Haslam D. Should we warn patients about painful procedures? Practitioner 2019 Feb 2019;263(1823):31

Should we warn patients about painful procedures?

22 Feb 2019


Professor Sir David Haslam CBE FRCGP, Chair NICE, Past President BMA, Past President RCGP


Over the past few months I have been experiencing rather more of the NHS than I would have hoped, from the other side of the consulting room. It’s really something of an eye opener when you discover just how unpleasant some procedures can be, or what a course of a particular treatment actually entails.

Having now experienced a depressingly wide selection of medical and surgical procedures, I feel more than a little embarrassed looking back that I didn’t truly appreciate exactly what my own patients were going through.

Now this poses a really tricky problem. If I had known how unpleasant a treatment was, would that have made me more likely to dissuade my patients from giving their consent to having it done – albeit subconsciously or in the way I phrased my discussion?

Indeed, I rather suspect that we all inevitably subconsciously display our personal views when we are trying to help our patients when they are faced with decisions. As an example, just think for a moment about the way you discuss statins with patients. However hard you try to be completely evidence based and neutral in your choice of words, there is a strong likelihood that your phraseology subtly discloses your personal opinion on whatever topic is under discussion. If this is the case, might this actually be doing your patients a disservice, putting them off an unpleasant but important procedure, for instance?

This thought very much came to mind following one particular surgical procedure. After I regained consciousness I begged for analgesics and lots of them.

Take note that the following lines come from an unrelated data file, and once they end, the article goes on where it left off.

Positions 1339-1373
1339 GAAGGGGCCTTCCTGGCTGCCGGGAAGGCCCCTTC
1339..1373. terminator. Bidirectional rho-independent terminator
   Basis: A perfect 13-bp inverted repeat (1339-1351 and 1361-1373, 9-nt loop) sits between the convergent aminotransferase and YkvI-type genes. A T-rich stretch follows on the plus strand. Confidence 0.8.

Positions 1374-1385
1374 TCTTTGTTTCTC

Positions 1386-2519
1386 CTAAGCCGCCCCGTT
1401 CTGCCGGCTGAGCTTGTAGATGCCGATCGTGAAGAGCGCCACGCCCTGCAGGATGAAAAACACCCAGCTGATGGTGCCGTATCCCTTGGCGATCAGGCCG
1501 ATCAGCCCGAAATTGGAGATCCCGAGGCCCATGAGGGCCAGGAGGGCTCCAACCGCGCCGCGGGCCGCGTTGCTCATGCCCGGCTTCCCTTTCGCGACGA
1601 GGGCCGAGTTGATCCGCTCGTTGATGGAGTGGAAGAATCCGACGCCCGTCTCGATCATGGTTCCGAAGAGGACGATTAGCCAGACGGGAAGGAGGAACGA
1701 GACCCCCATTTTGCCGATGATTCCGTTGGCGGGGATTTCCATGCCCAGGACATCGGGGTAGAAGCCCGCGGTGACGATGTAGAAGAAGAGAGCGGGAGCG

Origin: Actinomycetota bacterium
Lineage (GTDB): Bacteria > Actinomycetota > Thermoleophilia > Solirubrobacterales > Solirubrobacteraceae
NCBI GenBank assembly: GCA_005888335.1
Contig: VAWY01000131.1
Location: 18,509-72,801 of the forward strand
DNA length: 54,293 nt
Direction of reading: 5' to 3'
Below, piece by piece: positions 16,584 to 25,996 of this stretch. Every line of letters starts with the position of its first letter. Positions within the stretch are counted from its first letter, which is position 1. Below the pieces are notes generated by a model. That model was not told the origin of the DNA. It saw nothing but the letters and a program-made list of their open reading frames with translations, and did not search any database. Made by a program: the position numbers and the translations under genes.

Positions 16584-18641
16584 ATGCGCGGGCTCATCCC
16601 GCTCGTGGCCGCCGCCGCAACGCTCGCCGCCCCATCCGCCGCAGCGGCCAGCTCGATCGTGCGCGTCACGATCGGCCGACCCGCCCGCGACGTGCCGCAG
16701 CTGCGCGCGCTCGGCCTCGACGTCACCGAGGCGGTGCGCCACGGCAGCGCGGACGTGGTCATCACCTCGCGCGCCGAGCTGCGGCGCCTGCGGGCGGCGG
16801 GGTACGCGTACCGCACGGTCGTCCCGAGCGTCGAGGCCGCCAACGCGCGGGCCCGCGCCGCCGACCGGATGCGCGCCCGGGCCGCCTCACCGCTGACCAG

When the time came for me to be discharged, I recounted to a senior nurse how surprised I was about how painful the procedure had been. She said, ‘Yes, everyone tells us that.’ And I replied, ‘So why didn’t you warn me?’ To which she said: ‘Because you would probably have refused, and it really was essential.’

I know she was right, but I still get the sense that this entire story could be used in an exceptionally challenging examination question on medical ethics. Was the nursing team’s behaviour really justified in pursuit of the overall benefit I gained? Or was this the very opposite of being patient centred? Discuss.

Many decades ago, when I was a still a student, I wrote to a medical journal about this very topic, suggesting that – as part of their training – every medical student should experience a barium enema, so that they knew what it really involved and were better placed to advise patients. I am now very aware that I was a naive hypocrite. Naive because I hadn’t taken on board the potential disadvantages in terms of patients being inadvertently discouraged from undergoing an investigation that might be essential in terms of diagnosis. Hypocritical because to this day I have never myself undergone such a procedure.

But I still remain anxious about the rights and wrongs of not being completely open about what a procedure might really feel like. Social media and other patient generated descriptions may also influence patients. However, one person’s subjective description of an experience may be very different to another’s.

On leaving hospital, I was asked to complete the Friends and Family Test about my experience. Would I recommend it to my friends or family? Now that’s a tricky question. To be honest, I wouldn’t wish that procedure on my worst enemy. But if they needed it, that would be a very different question.